Despite the ongoing disaster at the Fukushima nuclear plant in Japan, support for nuclear power in the U.S. remains high.
In a survey carried out by Bisconti Research in conjunction with GfK Roper on behalf of the Nuclear Energy Institute, 62 percent of participants favored the use of nuclear energy in the U.S., compared to 71 percent who supported it a month before the March accident. In the same February survey, 26 percent said they opposed U.S. nuclear energy compared to 35 percent currently.
The same number of respondents, 67 percent, rate U.S. nuclear safety as high now as they did in February, but a majority, 82 percent, said that the U.S. should use lessons learned from Japan and implement new safety measures in the short and long term.
Survey results show that 67 percent of respondents said they would be OK with the construction of a new reactor at their nearest operating nuclear power plant site, while 28 percent said they would be against it. This compares to 76 percent for and 20 percent against in February. Future plans for U.S. nuclear should be made, with 59 percent of responders saying new nuclear should definitely be built.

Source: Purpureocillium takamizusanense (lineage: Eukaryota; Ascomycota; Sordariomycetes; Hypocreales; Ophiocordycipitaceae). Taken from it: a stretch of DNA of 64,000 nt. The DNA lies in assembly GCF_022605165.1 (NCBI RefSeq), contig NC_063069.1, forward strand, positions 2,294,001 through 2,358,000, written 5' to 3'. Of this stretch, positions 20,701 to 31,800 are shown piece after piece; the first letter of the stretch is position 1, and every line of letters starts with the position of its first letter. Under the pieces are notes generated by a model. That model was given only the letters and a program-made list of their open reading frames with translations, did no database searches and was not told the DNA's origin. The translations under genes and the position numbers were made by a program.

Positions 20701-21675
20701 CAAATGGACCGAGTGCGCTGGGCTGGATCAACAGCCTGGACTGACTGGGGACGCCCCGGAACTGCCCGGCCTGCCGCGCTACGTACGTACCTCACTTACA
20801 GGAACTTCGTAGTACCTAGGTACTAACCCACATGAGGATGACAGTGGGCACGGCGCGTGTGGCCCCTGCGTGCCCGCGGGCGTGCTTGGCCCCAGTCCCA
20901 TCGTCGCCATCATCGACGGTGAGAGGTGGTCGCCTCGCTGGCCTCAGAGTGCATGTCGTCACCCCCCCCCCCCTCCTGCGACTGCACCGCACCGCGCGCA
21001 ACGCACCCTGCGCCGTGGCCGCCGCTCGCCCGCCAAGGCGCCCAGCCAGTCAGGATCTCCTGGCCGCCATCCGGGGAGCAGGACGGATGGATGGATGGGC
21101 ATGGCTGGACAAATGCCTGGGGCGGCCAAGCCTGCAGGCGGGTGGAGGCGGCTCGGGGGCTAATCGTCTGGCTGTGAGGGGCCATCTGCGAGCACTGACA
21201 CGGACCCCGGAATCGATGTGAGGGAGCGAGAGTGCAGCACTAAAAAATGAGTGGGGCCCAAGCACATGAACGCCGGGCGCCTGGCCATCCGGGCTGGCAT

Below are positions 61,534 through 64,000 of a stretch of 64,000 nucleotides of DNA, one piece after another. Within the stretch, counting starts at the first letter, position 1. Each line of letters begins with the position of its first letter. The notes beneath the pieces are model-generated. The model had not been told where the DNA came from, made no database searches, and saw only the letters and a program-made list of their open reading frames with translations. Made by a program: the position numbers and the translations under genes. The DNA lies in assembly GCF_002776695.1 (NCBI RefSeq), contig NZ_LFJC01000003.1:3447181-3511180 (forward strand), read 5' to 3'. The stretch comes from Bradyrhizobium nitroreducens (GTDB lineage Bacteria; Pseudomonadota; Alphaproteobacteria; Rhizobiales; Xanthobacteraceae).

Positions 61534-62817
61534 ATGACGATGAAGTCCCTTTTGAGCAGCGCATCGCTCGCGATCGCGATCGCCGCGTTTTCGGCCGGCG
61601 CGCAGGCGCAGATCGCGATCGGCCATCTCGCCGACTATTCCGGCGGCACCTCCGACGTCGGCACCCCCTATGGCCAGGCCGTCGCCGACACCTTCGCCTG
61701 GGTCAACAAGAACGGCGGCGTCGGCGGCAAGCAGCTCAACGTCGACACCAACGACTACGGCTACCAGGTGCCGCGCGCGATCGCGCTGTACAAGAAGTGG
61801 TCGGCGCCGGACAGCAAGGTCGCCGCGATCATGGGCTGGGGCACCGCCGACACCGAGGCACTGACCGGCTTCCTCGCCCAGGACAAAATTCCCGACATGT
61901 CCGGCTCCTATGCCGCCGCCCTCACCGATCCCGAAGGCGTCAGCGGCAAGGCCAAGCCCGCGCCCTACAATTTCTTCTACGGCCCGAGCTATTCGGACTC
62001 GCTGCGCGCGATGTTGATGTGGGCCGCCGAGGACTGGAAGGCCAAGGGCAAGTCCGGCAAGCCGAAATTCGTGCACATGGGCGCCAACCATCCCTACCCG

Along those same lines, 85 percent of respondents said plants that continue to meet federal safety standards should have their licenses renewed, while 75 percent believe utilities should prepare now so that new reactors could be built if needed in the next decade.
On the issue of used fuel, 66 percent of those questioned believe it can be stored safely on-site at nuclear power plants, but 80 percent said they would like to see used fuel stored at a secure storage facility away from sites until a permanent disposal facility is ready.
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